Equipment is often worn-out and safety procedures are frequently violated, according to Oleg Obolents, a retired miner who recently formed an independent miners’ union to fight for better pay and safety standards. Donbass miners are “breathing incense”, he said, using an expression that refers to the incense burned during Russian Orthodox funeral services and is roughly equivalent to having “one foot in the grave”.
A local miner named Andrei said he came to the barricades every day after work, wearing his orange helmet and headlamp. He and his comrades often discussed the political situation when descending into their mine outside the city, he said.
“We need to fight for our rights and protect the Donbass from Bandera supporters. I don’t like the Kiev regime,” he said, referring to Stepan Bandera, a second world war nationalist leader who is commemorated with dozens of monuments in western Ukraine but widely reviled as a Nazi collaborator in the east. Many protesters see the new Kiev government as dominated by nationalists from western Ukraine, which has a largely agrarian economy.
But Donbass coalminers were also spotted on the barricades in Kiev before Yanukovych’s ousting, showing that not all of them are anti-Kiev.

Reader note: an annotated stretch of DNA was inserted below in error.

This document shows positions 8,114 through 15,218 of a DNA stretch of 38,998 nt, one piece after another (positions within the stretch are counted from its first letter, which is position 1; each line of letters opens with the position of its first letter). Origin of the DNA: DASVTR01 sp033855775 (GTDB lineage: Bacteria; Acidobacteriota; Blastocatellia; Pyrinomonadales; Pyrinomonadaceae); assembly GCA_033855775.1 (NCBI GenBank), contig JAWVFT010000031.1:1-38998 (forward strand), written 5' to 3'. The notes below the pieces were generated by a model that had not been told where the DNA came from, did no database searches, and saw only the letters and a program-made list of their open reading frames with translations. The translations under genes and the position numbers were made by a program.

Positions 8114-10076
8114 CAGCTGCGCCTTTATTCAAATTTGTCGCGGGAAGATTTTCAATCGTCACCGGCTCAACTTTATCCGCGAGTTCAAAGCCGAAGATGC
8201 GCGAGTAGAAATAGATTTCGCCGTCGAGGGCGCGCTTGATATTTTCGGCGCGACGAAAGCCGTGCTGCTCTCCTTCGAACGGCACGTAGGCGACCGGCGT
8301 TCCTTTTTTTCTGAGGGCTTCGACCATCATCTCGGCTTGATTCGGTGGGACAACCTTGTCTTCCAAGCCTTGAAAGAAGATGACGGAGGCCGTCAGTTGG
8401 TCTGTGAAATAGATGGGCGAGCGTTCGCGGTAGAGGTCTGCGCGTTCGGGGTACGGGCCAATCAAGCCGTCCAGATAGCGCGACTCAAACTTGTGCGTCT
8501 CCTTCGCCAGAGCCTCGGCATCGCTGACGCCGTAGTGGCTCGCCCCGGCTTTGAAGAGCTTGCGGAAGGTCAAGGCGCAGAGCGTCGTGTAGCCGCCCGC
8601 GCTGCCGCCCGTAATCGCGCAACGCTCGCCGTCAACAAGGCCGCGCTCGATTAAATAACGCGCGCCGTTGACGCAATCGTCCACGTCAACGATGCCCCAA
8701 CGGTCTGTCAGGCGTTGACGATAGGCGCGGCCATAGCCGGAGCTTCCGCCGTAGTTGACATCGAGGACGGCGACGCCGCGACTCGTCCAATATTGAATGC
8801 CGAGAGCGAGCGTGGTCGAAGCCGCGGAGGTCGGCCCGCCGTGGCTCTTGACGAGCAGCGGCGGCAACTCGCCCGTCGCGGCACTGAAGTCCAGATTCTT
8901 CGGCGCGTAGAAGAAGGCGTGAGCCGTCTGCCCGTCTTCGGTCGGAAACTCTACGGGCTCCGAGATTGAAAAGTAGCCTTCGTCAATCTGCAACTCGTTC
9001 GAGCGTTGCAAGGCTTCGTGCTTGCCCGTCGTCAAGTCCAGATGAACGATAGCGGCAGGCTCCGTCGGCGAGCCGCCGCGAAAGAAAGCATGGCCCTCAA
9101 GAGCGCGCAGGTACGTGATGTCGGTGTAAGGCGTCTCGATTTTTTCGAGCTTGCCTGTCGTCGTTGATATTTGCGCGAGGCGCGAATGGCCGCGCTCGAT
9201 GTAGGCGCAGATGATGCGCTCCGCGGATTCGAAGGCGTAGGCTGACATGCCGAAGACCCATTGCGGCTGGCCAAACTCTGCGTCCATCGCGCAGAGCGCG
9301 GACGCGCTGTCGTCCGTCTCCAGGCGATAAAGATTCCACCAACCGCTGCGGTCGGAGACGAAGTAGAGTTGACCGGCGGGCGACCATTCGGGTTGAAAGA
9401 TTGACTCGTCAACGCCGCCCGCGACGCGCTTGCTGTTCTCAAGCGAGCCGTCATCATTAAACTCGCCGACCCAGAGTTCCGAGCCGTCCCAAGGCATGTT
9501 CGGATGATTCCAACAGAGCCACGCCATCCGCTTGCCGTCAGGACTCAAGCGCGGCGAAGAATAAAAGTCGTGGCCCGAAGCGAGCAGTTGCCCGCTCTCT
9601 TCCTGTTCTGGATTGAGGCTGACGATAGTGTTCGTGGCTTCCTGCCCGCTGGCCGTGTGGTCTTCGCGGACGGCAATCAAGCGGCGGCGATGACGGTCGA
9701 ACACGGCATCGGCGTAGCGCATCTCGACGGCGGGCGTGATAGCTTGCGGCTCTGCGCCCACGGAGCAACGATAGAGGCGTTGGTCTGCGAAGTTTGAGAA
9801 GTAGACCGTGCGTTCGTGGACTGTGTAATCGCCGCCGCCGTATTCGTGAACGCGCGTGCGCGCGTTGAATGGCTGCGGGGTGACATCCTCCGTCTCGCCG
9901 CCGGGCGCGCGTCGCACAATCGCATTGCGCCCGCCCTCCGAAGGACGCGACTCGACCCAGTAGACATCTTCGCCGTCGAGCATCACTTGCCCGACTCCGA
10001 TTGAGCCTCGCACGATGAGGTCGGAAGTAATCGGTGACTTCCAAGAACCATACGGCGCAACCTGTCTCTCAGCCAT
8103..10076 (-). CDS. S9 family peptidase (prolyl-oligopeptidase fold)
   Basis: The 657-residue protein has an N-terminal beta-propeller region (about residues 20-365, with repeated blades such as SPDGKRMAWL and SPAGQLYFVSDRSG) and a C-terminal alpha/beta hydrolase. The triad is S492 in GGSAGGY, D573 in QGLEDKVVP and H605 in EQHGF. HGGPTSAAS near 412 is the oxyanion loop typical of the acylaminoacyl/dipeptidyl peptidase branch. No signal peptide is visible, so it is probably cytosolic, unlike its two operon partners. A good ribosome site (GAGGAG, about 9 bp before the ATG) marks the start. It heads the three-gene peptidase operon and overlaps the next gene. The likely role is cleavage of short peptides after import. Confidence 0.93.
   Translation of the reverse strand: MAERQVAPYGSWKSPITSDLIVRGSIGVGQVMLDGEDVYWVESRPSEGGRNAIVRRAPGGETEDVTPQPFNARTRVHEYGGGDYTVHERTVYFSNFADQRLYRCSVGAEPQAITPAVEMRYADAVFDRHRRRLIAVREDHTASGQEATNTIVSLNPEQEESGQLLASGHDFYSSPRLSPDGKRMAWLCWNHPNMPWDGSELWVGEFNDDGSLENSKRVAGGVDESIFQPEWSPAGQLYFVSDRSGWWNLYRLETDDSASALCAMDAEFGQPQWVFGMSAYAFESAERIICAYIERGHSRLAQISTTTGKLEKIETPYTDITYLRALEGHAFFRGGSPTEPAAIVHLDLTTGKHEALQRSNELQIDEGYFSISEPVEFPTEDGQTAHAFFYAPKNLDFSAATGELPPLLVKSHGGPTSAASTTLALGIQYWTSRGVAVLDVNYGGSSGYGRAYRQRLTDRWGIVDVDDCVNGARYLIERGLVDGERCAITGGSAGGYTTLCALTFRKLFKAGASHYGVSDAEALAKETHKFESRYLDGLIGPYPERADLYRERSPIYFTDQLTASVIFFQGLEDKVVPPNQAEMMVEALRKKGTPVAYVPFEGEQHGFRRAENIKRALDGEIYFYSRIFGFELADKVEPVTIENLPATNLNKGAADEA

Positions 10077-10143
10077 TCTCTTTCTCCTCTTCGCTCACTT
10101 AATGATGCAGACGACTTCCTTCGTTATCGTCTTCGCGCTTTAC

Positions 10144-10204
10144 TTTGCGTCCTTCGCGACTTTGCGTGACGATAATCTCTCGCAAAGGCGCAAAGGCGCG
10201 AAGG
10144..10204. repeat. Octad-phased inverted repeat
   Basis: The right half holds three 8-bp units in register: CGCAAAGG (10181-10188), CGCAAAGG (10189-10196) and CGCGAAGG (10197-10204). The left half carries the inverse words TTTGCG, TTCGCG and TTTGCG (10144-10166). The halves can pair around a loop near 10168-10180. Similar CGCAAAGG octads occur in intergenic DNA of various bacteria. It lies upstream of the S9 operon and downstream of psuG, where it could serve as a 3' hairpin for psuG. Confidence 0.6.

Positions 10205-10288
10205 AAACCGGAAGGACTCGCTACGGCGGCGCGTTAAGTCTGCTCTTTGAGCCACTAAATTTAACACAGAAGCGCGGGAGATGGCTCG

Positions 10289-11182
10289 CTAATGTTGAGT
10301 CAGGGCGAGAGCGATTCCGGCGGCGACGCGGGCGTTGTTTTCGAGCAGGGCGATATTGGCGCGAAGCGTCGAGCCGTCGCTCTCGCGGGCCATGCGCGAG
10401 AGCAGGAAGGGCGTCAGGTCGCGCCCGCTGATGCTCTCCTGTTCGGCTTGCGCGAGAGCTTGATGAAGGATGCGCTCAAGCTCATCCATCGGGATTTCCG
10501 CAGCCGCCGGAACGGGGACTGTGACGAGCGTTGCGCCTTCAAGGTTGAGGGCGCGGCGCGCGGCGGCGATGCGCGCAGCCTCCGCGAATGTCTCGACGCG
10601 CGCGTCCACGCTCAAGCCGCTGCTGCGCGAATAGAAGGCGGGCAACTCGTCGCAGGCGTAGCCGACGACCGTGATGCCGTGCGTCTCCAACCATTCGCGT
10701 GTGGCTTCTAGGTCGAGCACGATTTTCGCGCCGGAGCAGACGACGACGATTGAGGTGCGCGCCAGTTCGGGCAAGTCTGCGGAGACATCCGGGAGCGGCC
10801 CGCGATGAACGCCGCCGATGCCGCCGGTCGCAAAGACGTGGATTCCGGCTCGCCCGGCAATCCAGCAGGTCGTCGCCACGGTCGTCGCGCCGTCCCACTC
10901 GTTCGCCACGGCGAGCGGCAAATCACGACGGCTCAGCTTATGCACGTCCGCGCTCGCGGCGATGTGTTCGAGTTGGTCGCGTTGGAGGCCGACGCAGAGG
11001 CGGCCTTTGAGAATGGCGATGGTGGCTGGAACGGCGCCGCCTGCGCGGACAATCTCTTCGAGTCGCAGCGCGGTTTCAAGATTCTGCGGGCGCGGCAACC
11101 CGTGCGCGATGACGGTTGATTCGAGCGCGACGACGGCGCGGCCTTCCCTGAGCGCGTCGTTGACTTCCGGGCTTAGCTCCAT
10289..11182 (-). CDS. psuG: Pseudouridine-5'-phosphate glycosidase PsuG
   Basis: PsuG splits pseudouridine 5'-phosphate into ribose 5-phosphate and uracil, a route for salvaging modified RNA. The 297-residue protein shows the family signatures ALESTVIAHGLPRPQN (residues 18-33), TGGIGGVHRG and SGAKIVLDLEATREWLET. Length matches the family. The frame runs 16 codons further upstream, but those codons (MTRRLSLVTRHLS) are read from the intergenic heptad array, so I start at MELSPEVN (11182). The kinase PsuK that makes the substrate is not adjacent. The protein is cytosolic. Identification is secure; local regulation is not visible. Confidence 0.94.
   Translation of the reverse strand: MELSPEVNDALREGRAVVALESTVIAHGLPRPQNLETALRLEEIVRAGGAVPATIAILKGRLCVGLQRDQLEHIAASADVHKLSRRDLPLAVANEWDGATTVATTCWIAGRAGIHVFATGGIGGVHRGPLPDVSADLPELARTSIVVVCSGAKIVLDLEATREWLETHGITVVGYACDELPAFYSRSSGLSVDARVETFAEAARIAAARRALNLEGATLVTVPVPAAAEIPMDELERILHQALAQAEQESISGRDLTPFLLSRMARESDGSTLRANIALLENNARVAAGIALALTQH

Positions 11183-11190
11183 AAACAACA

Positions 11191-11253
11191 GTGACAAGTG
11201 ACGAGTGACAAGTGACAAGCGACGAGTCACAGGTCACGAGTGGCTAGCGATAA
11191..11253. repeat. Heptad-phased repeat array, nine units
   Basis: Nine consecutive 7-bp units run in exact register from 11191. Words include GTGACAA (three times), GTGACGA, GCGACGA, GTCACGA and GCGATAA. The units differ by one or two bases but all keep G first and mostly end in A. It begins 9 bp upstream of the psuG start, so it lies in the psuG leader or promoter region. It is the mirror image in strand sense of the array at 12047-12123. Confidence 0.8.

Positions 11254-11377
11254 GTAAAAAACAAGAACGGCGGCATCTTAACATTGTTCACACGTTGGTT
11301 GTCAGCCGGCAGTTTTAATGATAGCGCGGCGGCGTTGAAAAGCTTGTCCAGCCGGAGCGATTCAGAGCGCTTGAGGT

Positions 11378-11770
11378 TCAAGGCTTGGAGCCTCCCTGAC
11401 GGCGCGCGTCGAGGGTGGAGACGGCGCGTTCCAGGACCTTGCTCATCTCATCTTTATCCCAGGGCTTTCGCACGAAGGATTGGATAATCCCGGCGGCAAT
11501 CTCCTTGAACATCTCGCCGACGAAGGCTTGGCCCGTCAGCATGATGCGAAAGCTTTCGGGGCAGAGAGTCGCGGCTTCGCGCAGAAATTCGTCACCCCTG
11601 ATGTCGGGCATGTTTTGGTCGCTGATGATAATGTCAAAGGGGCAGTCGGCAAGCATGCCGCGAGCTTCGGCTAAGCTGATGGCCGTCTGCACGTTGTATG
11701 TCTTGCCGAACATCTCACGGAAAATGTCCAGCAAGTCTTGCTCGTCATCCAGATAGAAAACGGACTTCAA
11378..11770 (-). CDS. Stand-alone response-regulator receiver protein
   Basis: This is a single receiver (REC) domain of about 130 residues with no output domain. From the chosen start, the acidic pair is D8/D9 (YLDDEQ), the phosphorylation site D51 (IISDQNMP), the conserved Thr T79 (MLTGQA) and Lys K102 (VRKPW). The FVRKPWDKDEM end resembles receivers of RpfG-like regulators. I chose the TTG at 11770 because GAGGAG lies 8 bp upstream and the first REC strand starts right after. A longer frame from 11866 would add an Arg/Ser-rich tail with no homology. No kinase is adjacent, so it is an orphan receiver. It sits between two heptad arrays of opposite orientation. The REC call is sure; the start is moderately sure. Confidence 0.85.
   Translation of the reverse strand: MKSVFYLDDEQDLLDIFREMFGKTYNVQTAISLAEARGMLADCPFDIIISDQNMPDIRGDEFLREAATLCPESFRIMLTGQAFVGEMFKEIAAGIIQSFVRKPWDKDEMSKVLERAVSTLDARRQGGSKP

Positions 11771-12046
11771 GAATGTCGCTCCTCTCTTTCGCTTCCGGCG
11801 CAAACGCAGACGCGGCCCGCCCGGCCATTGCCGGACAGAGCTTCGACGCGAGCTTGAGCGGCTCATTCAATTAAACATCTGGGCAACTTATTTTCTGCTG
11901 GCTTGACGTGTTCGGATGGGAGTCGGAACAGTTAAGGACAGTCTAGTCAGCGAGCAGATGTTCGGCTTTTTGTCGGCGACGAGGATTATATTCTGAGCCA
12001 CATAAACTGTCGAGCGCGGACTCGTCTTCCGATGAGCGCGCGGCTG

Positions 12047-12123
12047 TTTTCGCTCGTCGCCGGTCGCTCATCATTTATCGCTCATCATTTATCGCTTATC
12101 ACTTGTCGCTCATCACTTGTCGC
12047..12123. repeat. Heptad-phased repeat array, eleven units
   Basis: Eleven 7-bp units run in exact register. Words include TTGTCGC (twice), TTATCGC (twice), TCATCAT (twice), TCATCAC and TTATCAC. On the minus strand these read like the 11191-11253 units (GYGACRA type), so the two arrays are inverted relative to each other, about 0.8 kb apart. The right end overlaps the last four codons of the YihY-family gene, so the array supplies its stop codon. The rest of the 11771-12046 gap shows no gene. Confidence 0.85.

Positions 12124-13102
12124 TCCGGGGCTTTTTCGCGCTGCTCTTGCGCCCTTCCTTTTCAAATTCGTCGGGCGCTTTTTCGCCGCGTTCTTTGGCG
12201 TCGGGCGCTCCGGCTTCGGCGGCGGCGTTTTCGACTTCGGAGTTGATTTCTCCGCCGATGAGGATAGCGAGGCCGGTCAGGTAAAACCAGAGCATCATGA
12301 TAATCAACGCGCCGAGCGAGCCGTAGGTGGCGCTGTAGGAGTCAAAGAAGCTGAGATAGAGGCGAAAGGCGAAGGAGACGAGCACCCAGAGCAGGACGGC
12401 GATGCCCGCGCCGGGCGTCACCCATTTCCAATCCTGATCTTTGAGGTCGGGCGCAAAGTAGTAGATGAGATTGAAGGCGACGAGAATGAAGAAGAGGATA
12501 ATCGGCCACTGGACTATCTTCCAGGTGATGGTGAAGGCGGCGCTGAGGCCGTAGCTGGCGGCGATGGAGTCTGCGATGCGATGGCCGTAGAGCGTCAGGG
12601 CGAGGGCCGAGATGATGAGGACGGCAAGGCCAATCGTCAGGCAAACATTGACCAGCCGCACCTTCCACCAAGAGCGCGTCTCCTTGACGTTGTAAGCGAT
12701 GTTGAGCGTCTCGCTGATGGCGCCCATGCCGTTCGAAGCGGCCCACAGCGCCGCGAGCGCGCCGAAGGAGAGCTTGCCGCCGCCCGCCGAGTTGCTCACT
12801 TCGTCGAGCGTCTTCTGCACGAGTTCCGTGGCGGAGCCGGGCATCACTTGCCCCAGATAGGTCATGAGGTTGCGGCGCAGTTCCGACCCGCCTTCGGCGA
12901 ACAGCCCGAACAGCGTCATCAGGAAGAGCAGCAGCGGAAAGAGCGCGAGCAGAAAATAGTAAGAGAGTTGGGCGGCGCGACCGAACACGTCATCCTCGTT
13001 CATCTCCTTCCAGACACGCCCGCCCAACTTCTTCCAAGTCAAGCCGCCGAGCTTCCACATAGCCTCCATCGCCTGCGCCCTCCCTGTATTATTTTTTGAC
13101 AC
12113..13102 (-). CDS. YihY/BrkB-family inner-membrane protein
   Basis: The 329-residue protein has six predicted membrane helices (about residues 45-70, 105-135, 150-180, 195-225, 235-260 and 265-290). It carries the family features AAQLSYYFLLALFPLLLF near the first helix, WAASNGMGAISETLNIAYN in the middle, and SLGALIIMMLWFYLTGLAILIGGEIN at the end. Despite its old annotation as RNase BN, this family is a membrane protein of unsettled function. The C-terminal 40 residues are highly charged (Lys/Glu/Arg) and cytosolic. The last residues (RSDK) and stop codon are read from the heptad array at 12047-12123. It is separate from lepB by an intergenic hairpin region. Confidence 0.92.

Andrei’s mother Nelya, who also volunteers at the protest, said she wants Donetsk to remain part of Ukraine but with greater local control and resumed trade with Russia.
“This is my child. If he’s without work, he won’t start a family, and I will be hanging on his neck when I retire. His grandmother, too,” she said.
A tenth of Ukraine’s coal production is sold to Russia, the country’s largest trading partner. Another third goes to power metalworking plants, which also sell much of their product to Russia. But as Ukraine has been gripped by political crisis and the new Kiev regime has turned towards Europe, Russia has disrupted trade at the border, and orders from Russian companies have fallen off, miners reported.
Although Andrei has continued to receive his monthly salary of 4,000 hryvnia (£190), the Ilyicha metalworking factory in nearby Mariupol, which buys most of his mine’s coal, recently ceased operations because orders from Russia dropped off, he said. Before the protests in Kiev, he was making 5,000 hryvnia a month, he said.